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Aggressive brain tumors can originate from a range of nervous system cells

Inder Verma

From left: Postdoctoral researcher Dinorah Friedmann-Morvinski and Inder Verma, professor in Salk's Laboratory of Genetics.

Scientists have long believed that glioblastoma multiforme (GBM), the most aggressive type of primary brain tumors, begins in glial cells that make up supportive tissue in the brain or in neural stem cells. In a paper published in Science, however, Salk researchers reported that the tumors can originate from other types of differentiated cells in the nervous system, including cortical neurons.

"One of the reasons for the lack of clinical advances in GBM has been the insufficient understanding of the underlying mechanisms by which these tumors originate and progress," says Inder Verma, a professor in Salk's Laboratory of Genetics and the holder of the Irwin and Joan Jacobs Chair in Exemplary Life Science.

To better understand this process, Verma's team harnessed the power of modified viruses, called lentiviruses, to disable powerful tumor suppressor genes in mice that regulate the growth of cells and inhibit the development of tumors. With these tumor suppressors deactivated, cancerous cells are given free rein to grow out of control. The modified viruses target two genes—neurofibromatosis 1 (NF1) and p53—that, when mutated, are implicated in severe gliomas like GBM. Using sophisticated analytical techniques, they discovered that neurons genetically converted by the lentiviruses are capable of forming malignant gliomas.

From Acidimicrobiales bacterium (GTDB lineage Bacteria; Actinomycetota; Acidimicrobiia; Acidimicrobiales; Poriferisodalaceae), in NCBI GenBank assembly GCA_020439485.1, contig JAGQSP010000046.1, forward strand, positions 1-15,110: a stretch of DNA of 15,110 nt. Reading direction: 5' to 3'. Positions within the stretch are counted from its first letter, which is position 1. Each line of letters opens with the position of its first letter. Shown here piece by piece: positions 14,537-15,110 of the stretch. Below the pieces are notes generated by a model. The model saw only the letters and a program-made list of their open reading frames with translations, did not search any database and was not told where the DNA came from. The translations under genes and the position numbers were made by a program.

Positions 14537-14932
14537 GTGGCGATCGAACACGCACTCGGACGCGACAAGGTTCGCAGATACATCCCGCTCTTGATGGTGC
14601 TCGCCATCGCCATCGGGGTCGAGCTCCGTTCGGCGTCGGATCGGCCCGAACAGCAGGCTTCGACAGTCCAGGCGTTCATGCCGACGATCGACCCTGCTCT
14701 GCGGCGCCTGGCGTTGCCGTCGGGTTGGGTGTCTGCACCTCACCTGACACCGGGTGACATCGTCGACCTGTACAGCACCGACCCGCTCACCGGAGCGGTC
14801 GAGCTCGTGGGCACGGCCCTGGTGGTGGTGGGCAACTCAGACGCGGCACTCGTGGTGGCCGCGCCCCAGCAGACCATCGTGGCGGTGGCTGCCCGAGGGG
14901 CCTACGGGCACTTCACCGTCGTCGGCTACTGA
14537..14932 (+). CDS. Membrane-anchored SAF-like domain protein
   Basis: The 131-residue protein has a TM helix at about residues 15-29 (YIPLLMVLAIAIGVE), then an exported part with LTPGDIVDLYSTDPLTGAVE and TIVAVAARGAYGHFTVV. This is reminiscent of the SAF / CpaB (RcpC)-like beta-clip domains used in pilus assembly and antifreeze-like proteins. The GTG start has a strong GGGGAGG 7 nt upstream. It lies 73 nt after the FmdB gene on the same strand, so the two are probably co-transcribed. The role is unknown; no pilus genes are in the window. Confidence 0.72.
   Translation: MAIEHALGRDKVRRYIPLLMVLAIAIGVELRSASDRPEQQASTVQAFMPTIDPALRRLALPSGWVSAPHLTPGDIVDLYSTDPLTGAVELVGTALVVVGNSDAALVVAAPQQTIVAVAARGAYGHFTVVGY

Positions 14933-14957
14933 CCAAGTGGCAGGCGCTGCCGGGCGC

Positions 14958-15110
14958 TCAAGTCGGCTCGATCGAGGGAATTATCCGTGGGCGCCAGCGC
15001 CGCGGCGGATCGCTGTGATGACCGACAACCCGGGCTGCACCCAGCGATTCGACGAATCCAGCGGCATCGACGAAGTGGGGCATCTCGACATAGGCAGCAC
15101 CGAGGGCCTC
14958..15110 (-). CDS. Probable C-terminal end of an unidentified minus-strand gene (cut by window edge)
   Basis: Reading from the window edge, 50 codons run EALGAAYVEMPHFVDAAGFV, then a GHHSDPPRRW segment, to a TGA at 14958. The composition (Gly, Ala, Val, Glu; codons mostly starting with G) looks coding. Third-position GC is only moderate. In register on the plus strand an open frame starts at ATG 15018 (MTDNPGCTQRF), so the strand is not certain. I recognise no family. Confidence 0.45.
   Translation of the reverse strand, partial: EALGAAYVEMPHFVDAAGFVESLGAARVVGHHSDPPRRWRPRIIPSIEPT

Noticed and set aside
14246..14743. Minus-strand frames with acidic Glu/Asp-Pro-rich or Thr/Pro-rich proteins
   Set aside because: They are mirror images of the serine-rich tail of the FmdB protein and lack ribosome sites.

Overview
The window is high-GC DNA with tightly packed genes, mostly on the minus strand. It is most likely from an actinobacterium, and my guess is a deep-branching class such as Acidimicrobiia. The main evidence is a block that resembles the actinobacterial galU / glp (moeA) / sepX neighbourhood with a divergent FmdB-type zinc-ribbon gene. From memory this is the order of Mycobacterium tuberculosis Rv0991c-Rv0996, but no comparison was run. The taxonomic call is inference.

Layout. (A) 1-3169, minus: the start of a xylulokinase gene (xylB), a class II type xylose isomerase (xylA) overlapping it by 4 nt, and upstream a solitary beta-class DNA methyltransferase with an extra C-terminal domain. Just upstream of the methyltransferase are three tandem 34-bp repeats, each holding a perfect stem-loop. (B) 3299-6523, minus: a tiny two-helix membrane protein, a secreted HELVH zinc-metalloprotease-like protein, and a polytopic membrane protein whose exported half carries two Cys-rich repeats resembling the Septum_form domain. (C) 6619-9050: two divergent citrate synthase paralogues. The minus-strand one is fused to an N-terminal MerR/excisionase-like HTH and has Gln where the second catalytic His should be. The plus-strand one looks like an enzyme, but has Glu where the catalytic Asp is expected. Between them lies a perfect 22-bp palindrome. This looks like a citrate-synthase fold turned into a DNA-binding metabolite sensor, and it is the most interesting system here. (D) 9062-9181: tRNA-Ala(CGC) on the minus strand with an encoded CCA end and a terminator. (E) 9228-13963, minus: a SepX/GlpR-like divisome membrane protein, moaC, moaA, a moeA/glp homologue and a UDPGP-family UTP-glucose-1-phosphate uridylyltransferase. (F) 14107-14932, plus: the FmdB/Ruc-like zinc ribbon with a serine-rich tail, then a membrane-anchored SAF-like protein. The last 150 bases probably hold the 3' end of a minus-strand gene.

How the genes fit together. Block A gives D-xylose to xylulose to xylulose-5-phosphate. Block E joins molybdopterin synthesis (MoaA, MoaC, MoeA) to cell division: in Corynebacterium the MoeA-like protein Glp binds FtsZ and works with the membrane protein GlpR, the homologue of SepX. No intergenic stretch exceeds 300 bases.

"Our findings," says lead author Dinorah Friedmann-Morvinski, a postdoctoral researcher in the Laboratory of Genetics, "suggest that, when two critical genes—NF1 and p53—are disabled, mature, differentiated cells acquire the capacity to reprogram [dedifferentiate] to a neuroprogenitor cell-like state, which can not only maintain their plasticity, but also give rise to the variety of cells observed in malignant gliomas."

GBM is one of the most devastating brain tumors that can affect humans. Despite progress in genetic analysis and classification, the prognosis of these tumors remains poor, with most patients dying within one to two years of diagnosis. The Salk researchers' findings suggest potential new targets to treat these deadly cancers.

"Our results offer an explanation of recurrence of gliomas following treatment," says Verma, "because any tumor cell that is not eradicated can continue to proliferate and induce tumor formation, thereby perpetuating the cycle of continuous cell replication to form malignant gliomas."